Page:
A slow tour of green Ghent: Graffiti art walks, canoe clean ups and zero-waste restaurants

Belgium's Flemish port city is a long-time eco pioneer and the perfect place for a European city jaunt

Ghent promotes environmentally friendly activities and a bicycle is a great way to get around. Photo: Unsplash
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My journey from the bustling Belgian capital of Brussels across to the ancient Flemish city of Ghent traverses bucolic countryside marked by traditional windmills and ecological wind turbines, and taking just 30 minutes by train. It's a low-carbon footprint beginning to discover one of Europe's most sustainable destinations and a much more relaxed manner of travel than driving out of traffic-congested Brussels.

Arriving at the grandiose neo-Gothic Saint-Peter station, I jump on an electric tram that takes only 10 minutes to trundle into the city's medieval centre, which has been car-free since 1997.

That is just the tip of Ghent’s green iceberg as the destination is a long-time eco-pioneer for citizens and travellers looking for an environmentally responsible experience. Within easy reach for walkers and cyclists, the city's cafes and restaurants are big on zero-waste philosophies and many create delicious dishes with organic locavore ingredients, such as championing locally grown celeriac instead of imported avocado. Vegetarian and vegan eateries are everywhere, and the city created “Thursday Veggie Day” which, according to the World Wildlife Fund, has become popular around the world, including in Helsinki, San Francisco, Cape Town and Sao Paulo.

Many hotels in the city follow the Green Key and Green Globe manifestos of energy-saving to reduce their ecological footprint, and that of their guests. And while Ghent’s high street is home to many of the common global fashion brands like H&M, Zara and Benetton, there are also some brilliant independent boutiques where local designers create their own fashions and accessories, often from upcycled vintage materials.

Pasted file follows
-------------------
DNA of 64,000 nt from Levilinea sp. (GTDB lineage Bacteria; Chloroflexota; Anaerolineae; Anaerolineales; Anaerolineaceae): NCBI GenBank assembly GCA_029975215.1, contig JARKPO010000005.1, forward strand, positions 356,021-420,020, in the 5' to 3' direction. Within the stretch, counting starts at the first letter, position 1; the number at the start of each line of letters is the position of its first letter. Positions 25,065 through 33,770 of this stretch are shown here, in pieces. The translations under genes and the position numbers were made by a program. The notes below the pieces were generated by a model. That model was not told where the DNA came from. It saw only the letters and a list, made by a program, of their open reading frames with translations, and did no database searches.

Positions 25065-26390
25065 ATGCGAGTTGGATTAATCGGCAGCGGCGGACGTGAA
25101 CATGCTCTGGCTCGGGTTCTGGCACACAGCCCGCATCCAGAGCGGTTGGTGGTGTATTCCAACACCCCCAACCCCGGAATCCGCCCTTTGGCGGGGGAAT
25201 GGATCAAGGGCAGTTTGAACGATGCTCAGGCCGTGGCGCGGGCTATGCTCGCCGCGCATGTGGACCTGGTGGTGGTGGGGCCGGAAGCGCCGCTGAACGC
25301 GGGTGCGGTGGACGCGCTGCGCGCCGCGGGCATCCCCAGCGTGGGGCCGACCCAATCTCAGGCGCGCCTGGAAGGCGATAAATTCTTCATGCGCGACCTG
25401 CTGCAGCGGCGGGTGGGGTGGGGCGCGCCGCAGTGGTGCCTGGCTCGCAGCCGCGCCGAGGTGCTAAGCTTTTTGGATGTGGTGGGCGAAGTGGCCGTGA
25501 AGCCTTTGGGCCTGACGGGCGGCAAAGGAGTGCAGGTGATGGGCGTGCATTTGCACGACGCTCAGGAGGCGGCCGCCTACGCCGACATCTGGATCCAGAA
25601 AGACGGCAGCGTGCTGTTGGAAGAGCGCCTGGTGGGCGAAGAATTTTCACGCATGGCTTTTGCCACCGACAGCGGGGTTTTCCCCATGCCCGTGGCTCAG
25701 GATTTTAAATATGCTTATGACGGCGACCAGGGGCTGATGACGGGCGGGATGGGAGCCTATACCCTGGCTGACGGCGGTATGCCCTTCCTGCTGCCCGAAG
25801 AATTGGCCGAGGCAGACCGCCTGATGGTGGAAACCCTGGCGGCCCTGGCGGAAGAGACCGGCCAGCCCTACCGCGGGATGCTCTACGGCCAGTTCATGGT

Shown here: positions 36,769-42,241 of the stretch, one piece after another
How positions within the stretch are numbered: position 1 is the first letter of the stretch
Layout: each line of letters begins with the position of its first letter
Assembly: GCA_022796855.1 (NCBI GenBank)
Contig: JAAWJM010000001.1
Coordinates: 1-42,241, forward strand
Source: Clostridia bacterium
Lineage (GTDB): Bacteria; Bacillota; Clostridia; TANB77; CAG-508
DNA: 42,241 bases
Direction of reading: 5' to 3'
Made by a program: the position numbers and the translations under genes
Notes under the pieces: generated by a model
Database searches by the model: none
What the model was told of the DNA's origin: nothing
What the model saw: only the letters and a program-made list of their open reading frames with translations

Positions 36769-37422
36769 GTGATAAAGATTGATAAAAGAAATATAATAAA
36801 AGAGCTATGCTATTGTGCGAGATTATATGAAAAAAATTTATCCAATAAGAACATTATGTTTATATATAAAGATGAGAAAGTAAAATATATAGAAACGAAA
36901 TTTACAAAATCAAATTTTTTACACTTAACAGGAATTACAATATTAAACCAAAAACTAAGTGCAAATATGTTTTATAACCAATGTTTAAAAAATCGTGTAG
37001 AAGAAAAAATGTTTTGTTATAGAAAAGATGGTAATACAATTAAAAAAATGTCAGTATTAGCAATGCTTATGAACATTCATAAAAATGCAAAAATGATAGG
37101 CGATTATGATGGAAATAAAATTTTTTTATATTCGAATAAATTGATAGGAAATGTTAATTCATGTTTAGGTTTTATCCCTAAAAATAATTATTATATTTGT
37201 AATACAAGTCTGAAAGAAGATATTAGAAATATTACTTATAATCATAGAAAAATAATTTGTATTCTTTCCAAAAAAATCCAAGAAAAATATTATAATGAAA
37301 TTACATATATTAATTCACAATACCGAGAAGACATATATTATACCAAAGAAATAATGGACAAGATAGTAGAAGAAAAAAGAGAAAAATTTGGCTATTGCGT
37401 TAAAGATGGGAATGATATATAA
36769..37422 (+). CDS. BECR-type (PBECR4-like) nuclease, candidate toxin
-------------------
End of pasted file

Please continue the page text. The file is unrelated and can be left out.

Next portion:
Unlike its better-known neighbour Bruges, which suffers from an invasion of day-trippers similar to Amsterdam and Venice, Ghent is more discrete and less crowded but still has magnificent Gothic castles and cathedrals, artwork from the early Renaissance and impressive museum collections.

A slow tour of the city is the ideal way to get under its skin. I begin by exploring languid canals lined by ornate medieval guild houses and palaces, dating back to when the textile trade made Ghent one of the richest and most powerful entrepots in Europe. I take the easy option of jumping on a guided electric boat trip, but can’t help noticing the eager canoeists who stop every so often to fish rubbish out of the water. Rented by DoKano as part of the city's Clear Water Project, it's a project aimed at increasing eco-awareness among the city's students and visiting tourists.

Back on land, there are some obligatory must-sees for any visitor heading to Ghent starting with Saint-Bavo’s Cathedral with the Van Eycks' Adoration of the Mystic Lamb, followed by a trip to the top of the Unesco World Heritage belfry for spectacular city views. Outside the belfry I rent a bike and cycle across town to the venerable Museum of Fine Arts, for a quiet afternoon viewing works by Old Masters Breugel, Bosch and Rubens.